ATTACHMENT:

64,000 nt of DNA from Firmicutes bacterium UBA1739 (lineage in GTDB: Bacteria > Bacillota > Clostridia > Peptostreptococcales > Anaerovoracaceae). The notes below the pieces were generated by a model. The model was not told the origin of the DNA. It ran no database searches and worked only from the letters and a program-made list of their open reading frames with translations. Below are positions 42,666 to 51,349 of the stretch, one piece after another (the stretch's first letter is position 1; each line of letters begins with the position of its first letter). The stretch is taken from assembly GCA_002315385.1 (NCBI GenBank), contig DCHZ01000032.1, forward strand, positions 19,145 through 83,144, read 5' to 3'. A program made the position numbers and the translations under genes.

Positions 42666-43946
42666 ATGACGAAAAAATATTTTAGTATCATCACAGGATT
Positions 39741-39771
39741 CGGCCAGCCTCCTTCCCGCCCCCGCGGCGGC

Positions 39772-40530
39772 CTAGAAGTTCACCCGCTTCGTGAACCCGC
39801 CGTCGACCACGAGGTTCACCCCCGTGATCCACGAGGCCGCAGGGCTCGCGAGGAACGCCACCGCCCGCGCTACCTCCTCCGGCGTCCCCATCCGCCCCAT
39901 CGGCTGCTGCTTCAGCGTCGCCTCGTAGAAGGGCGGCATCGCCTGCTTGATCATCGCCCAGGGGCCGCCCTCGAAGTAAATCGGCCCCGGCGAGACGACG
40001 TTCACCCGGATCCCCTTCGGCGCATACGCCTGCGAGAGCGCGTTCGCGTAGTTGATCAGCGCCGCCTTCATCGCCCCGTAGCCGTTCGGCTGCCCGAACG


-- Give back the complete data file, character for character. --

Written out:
64,000 nt of DNA from Firmicutes bacterium UBA1739 (lineage in GTDB: Bacteria > Bacillota > Clostridia > Peptostreptococcales > Anaerovoracaceae). The notes below the pieces were generated by a model. The model was not told the origin of the DNA. It ran no database searches and worked only from the letters and a program-made list of their open reading frames with translations. Below are positions 42,666 to 51,349 of the stretch, one piece after another (the stretch's first letter is position 1; each line of letters begins with the position of its first letter). The stretch is taken from assembly GCA_002315385.1 (NCBI GenBank), contig DCHZ01000032.1, forward strand, positions 19,145 through 83,144, read 5' to 3'. A program made the position numbers and the translations under genes.

Positions 42666-43946
42666 ATGACGAAAAAATATTTTAGTATCATCACAGGATT
Positions 39741-39771
39741 CGGCCAGCCTCCTTCCCGCCCCCGCGGCGGC

Positions 39772-40530
39772 CTAGAAGTTCACCCGCTTCGTGAACCCGC
39801 CGTCGACCACGAGGTTCACCCCCGTGATCCACGAGGCCGCAGGGCTCGCGAGGAACGCCACCGCCCGCGCTACCTCCTCCGGCGTCCCCATCCGCCCCAT
39901 CGGCTGCTGCTTCAGCGTCGCCTCGTAGAAGGGCGGCATCGCCTGCTTGATCATCGCCCAGGGGCCGCCCTCGAAGTAAATCGGCCCCGGCGAGACGACG
40001 TTCACCCGGATCCCCTTCGGCGCATACGCCTGCGAGAGCGCGTTCGCGTAGTTGATCAGCGCCGCCTTCATCGCCCCGTAGCCGTTCGGCTGCCCGAACG